This past school year, Ele‘ele Elementary School’s third graders opened 66 new accounts, through their partnership with Gather Federal Credit Union, and the UH Manoa Hawaii “Kids’ Savings Project.”
During the school year, the credit union visited the school regularly to collect deposits from the students in third, fourth and fifth grades. Since its partnership, Ele‘ele Elementary School has deposited more than $152,220 in the last six years. This year, the students saved a combined total of $30,311.05.
“A big part of the Kids’ Savings Project was having the students apply what they learned to real life situations,” according to the school. “When the kids shopped at our classroom stores, they bought their needs before their wants, and saved their play money instead of spending it all at once. One student from each homeroom received a Monopoly game for saving the most money.”
The UH Manoa Hawai‘i Kids Savings Project was initiated in 2008. One of its founding members is Dr. Michael Cheang, a professor at the University of Hawaii, Manoa. Dr. Cheang established this project because of a heartbreaking childhood memory.
He remembers watching his mother sell her wedding ring in order to pay the bills for the family. That moment never left him, and he started this project in elementary schools across the state.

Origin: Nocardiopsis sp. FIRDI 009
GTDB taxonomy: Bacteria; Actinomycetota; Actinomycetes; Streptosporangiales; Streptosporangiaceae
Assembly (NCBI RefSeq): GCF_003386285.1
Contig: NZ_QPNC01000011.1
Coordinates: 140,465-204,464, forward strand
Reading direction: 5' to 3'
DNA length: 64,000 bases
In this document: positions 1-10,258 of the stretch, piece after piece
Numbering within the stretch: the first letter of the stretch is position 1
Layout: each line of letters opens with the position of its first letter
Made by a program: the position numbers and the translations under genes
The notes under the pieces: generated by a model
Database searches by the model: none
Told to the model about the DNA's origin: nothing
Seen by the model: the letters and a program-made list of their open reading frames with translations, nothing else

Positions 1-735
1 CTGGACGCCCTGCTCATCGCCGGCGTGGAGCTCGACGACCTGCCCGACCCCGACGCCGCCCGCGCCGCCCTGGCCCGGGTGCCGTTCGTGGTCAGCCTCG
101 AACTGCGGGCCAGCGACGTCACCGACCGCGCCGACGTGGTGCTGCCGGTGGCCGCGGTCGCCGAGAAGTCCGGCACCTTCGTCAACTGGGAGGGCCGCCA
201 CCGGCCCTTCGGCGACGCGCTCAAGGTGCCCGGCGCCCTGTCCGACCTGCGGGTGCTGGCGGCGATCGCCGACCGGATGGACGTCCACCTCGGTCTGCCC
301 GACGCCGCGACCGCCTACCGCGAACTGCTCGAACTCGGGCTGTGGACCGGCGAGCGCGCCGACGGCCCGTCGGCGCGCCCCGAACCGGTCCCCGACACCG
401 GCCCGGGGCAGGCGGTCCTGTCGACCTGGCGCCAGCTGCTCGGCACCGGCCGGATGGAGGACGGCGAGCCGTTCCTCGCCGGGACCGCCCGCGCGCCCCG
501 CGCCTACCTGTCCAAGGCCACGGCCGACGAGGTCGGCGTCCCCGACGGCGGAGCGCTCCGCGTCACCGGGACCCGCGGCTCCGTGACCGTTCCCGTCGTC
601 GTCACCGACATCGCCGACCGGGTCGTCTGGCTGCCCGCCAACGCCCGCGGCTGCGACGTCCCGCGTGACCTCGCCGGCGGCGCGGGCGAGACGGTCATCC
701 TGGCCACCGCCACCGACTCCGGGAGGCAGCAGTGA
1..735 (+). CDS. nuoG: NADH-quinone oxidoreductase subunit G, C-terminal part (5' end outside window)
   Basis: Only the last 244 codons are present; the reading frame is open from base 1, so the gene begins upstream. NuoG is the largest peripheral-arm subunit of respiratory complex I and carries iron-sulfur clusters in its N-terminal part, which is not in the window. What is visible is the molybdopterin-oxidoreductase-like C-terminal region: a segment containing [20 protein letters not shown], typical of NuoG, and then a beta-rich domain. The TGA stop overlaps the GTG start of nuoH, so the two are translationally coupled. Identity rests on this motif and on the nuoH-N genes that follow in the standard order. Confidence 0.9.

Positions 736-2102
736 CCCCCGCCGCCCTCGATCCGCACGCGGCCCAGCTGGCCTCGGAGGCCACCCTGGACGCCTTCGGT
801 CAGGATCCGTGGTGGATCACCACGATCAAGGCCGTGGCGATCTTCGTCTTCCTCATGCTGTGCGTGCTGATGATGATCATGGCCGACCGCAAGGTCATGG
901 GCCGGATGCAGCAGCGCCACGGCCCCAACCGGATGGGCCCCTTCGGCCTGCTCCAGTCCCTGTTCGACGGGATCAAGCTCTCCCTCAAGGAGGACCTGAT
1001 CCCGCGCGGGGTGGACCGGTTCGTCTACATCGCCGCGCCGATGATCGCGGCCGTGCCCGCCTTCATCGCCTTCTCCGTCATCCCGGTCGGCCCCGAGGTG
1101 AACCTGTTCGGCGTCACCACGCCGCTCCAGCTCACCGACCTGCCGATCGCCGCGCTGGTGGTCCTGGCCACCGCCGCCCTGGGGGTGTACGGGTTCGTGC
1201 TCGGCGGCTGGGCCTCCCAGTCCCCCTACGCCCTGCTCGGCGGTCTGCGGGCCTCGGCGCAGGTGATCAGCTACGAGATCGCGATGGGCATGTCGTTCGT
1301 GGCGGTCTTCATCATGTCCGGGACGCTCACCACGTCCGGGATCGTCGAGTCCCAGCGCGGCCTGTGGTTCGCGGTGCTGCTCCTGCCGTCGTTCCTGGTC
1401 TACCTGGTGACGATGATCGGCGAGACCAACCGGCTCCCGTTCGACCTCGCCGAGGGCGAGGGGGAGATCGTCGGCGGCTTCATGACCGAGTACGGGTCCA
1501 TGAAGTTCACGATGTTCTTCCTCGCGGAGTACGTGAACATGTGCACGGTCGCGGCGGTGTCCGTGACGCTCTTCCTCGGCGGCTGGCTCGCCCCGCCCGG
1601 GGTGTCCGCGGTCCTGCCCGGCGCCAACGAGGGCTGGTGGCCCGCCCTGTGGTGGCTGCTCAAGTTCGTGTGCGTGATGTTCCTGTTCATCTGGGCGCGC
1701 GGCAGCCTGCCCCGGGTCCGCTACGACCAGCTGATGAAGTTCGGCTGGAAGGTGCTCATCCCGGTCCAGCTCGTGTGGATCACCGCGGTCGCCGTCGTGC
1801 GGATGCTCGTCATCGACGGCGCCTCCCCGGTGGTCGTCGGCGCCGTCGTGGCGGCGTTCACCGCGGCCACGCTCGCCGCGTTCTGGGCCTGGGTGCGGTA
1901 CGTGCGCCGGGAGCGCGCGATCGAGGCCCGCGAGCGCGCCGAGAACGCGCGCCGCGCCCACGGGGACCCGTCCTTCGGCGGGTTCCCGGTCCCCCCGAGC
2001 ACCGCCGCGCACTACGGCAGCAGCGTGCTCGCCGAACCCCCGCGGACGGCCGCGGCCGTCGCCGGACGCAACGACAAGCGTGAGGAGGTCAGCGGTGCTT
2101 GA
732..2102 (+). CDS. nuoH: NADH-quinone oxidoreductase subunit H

Based on an article written in Honolulu Family Magazine, Dr. Cheang’s research on a national level and showed that:
• Less than 10 percent of students from low-income families graduate from college.
• The importance of the program is not how much is being saved. Rather, the ability to save enables people to think about what is possible for them.
• Children with saving accounts are more likely to get better grades and complete more years of education regardless of their family’s income level.
• Youth with savings accounts are more likely to graduate from high school.
• Among the youth expected to attend college, those with savings accounts in their names are four to six times more likely to attend college.
The article also states that, “The Hawaii Kids’ Savings Project reflects the national perspective because the accounts are established at a critical stage of development in a child’s life, and the initial seed money provided to each child is instrumental in helping that child to get started with saving money.”
Stephenie Brown is business development manager and Kailee Nii is a Gather summer intern.
Source: The Garden Island